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Burlington cleaning up from flooding due to rainstorm

A vehicle is stuck in flood waters on the QEW approaching Guelph Line, Aug. 4, 2014. TWITTER/@Amybomburry

The massive cleanup continues in Burlington after heavy rain flooded roads and homes on Monday night, prompting highway closures and dozens of calls to police.

The storm dumped around two months of rain between three to four hours. Environment Canada estimates between 100-150 millimetres of rain fell in the area.

Burlington Mayor Rick Goldring said it was the worst flooding in 20-30 years.

He said areas east of Guelph line were the hardest hit, with severe road erosion, especially New Street, which was also affected during the December 2013 ice storm.

Goldring also said the city received 2,200 calls to 311 on Monday night.

He also said between 230-240 homes, likely more, were also flooded, with some residents reported around five to six feet of water accumulation. The mayor said his home was also flooded.

Residents, including Mayor Goldring, also reported flooding in their basements, with some reporting up to 1.8 metres in water accumulation.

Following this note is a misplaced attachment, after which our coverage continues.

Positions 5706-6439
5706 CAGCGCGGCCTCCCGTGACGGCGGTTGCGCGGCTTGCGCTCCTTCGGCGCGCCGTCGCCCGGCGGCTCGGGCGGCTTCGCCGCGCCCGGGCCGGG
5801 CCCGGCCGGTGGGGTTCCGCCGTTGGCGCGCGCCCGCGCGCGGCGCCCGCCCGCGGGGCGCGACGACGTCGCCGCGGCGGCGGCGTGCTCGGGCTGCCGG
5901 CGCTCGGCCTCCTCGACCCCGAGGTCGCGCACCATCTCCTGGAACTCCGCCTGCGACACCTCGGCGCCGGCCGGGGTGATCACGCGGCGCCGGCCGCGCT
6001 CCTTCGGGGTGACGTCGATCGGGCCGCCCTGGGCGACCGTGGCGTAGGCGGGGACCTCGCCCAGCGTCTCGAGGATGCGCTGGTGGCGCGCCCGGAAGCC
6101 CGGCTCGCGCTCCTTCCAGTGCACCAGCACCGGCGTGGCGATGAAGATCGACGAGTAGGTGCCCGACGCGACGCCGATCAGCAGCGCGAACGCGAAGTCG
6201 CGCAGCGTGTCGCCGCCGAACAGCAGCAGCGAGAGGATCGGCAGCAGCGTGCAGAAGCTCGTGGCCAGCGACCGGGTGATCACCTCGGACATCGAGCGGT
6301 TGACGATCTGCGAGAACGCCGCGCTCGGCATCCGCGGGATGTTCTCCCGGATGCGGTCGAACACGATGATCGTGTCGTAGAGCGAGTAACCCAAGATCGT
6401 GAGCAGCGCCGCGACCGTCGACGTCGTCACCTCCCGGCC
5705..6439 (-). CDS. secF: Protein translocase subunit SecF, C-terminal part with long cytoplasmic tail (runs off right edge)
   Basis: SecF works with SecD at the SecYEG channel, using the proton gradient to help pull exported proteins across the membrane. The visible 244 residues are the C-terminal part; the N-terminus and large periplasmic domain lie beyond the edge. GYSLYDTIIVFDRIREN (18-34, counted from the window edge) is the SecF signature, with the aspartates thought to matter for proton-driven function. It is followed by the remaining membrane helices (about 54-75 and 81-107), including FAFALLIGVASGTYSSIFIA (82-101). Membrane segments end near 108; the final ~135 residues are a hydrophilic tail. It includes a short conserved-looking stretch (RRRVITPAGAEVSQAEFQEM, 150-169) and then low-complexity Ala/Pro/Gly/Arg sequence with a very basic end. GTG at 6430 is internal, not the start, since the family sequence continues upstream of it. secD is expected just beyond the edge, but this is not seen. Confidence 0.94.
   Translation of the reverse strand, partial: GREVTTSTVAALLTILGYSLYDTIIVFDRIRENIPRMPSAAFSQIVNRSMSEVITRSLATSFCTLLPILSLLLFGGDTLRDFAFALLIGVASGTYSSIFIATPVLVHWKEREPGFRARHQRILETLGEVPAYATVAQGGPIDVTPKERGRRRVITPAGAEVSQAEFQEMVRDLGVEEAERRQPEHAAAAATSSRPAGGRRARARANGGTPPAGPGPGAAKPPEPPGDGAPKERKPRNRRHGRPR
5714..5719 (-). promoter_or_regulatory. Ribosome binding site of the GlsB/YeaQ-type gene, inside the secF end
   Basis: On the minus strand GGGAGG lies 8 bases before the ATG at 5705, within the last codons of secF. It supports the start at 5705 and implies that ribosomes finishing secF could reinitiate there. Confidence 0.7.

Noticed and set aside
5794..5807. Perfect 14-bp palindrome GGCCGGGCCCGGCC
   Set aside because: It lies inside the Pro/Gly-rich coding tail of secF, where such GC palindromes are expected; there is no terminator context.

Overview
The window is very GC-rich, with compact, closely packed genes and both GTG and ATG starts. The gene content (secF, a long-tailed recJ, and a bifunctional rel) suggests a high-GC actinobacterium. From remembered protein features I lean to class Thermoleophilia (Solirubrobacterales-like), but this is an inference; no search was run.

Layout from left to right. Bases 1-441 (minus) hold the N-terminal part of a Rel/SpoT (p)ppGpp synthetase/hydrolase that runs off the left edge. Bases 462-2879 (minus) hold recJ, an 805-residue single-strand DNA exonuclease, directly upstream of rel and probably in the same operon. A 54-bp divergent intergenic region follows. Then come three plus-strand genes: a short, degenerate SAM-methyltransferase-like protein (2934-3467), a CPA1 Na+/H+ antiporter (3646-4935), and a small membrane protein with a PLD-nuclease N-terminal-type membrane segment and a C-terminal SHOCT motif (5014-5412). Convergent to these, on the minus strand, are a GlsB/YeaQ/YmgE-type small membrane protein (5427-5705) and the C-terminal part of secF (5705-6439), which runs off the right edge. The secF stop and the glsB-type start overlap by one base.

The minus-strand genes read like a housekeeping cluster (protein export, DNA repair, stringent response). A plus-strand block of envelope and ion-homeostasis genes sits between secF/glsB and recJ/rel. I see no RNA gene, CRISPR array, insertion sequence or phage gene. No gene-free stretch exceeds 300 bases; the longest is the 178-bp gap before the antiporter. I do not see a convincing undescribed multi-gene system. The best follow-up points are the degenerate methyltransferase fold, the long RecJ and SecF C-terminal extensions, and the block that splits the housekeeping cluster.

Section of highways were closed

Sections of the Queen Elizabeth Way and Highway 407 closed after being plunged underwater, with some motorists abandoning their vehicles in the water-logged streets.

The 407 was closed both ways from Highway 403 to Appleby Line, but has since reopened.

The eastbound lanes of the QEW had also closed after flooding at Guelph Line, and the westbound lanes of the QEW west of Appleby had also flooded.

Some drivers in the area said the water level was to their vehicles’ door handle in some spots.

The flooding also caused service adjustments to GO Transit, while parts of south Burlington also experienced heavy flooding.

No injuries were reported as a result of the heavy rainfall.

Burlington could be seeing more wet weather on Tuesday, with a chance of showers and a risk of thunderstorms in the forecast.

On his official Twitter account, Mayor Rob Ford noted “isolated” flooding in Toronto.

With files from Keeley Rogers